Saturday Nov 29, 2014
| Text Size
[-]
[+]
Search IPPmedia

British NGO working to set up many beekeeping ventures in Coast Region

5th December 2012
Print
Traidcraft United Kingdom

More than 100 small scale beekeepers in Rufiji District, Coast Region are likely to increase their income next year after the commencement of a big project in their area, thanks to the initiatives made by a UK based organisation.

The project which will kick off next year after completion of recruitment of the beekeepers is implemented by the Traidcraft United Kingdom in collaboration with Honey Care Tanzania.

According to Honey Care Tanzania (HCT), after its commencement the project will benefit organized small scale beekeepers around the area and nearby regions.

Their income is expected to increase from honey and bee products they will sell, thus improve their livelihoods.

Rufiji District is home to more than 200 beekeepers who have fewer chances of exporting their products due to poor production and scarce markets.

Honey Care Tanzania will bring in pollinating Service which is commonly practiced in the US and Europe. Farmers place their hives in an orchard to increase yields. It is recorded that there is an increase of at least 30 percent of production.

The beekeepers get between USD100 and USD150 per hive from the honey produced in one season. This will be the first time for Tanzania to receive such service.

HCT started operations in 2004; currently it has 10 active collection centres in five regions in Tanzania, working with 1,800 beekeepers of which 10 percent are women.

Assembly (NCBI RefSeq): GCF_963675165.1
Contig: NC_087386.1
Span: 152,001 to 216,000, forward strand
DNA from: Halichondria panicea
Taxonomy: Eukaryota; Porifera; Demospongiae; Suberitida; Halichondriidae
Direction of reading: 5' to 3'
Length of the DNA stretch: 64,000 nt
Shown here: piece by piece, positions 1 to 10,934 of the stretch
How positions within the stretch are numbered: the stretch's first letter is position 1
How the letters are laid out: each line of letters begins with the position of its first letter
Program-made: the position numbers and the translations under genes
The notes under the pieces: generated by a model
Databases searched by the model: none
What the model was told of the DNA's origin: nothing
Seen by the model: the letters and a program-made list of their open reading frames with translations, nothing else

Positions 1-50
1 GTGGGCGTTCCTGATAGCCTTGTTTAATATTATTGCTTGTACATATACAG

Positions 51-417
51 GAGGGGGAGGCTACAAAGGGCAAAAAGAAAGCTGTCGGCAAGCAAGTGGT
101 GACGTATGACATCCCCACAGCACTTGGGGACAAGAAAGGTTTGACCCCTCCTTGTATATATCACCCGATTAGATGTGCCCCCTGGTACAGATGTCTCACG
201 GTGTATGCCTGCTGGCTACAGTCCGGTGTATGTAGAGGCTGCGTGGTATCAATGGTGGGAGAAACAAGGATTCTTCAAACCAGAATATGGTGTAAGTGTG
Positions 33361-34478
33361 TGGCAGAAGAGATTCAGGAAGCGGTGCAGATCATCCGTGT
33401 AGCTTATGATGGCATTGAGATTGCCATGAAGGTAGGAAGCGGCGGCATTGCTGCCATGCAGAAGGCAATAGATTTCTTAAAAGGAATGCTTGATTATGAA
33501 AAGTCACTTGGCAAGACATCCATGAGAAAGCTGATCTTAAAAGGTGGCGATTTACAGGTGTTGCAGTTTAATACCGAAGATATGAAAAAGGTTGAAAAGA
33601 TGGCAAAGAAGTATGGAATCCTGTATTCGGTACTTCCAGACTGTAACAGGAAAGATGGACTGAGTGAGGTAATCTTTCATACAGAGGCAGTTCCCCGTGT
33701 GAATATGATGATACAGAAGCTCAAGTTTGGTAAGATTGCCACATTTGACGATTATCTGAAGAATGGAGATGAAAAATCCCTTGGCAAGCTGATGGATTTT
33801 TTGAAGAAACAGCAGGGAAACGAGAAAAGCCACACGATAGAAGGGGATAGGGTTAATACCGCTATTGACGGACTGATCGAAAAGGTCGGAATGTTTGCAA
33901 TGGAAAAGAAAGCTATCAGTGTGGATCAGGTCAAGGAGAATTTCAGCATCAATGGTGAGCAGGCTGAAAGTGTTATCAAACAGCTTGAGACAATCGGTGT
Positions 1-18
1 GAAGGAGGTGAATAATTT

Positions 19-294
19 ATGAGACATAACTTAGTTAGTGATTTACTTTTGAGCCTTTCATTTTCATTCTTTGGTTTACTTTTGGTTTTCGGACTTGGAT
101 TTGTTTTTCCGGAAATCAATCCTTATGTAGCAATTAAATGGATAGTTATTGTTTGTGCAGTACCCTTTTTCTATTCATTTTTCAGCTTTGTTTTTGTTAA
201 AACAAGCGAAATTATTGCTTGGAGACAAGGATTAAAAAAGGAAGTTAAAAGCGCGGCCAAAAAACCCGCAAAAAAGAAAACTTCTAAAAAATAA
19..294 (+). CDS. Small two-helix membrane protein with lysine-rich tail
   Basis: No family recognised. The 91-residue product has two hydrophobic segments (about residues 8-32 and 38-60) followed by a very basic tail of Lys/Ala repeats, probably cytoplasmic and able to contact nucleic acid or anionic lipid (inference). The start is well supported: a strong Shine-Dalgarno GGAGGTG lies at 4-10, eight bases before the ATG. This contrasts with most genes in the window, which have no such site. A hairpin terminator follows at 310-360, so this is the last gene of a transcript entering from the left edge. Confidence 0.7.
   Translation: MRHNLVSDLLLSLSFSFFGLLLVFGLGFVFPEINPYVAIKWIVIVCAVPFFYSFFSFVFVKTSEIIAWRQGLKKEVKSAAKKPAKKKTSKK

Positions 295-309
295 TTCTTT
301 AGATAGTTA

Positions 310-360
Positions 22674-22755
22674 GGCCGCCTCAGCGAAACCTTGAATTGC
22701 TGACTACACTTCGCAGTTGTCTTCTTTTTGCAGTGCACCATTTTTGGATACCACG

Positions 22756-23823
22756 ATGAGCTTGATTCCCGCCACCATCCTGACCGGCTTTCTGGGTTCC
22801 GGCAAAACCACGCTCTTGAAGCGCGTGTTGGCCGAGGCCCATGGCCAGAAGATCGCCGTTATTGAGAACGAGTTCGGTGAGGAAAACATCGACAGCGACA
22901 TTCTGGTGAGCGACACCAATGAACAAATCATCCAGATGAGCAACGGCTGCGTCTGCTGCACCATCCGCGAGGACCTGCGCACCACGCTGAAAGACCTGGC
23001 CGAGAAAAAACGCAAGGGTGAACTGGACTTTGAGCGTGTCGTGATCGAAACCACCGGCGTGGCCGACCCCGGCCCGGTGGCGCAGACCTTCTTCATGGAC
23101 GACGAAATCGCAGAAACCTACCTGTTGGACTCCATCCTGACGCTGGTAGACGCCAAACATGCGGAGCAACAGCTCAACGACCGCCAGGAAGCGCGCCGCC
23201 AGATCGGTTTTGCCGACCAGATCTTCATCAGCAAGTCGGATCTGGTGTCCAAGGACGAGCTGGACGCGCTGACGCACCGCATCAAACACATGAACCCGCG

The firm exported 140 tonnes of honey and 60 tonnes of wax in 2009 to buyers in the US, Germany, Italy, Spain and Turkey

However experts have been calling upon the government to increase investment in the honey sector because it has not been fully utilised.

It is estimated that Tanzania is capable of producing 138, 000 tonnes of honey worth 133.3bn/- every year and 9,200 metric tonnes of beeswax worth 35 .5bn/-.

But due to inadequate investment, the country now produces only 4,860 tonnes of honey worth over 5bn/- and about 324 tonnes of beeswax worth 1bn/- per annum. This is only equivalent to 3.5 percent of the industry’s potential.

They say Tanzania’s honey is purely organic and is ranked among the best in the world having been passed by renowned quality test organisations for clarity, consistency and low yeast and moisture contents.

Tanzania has over 34 million ha of extensive and diverse forest lands hosting 9.2 million colonies of honey bees and a rich reserve of honey and beeswax ready for harvesting.

These products are highly demanded in the urban domestic market and the ever-expanding export market in Europe, Japan and the Middle-East.

Honey production is mainly consumed locally, with limited amount for exportation. Much of the harvested beeswax is exported, sometimes wasted for lack of adequate processing technologies.

Tanzania was the world leader in exportation of beeswax in the 1960s and early 1970s and has the potential to once again dominate the world market given the unique opportunities available in the country.

SOURCE: THE GUARDIAN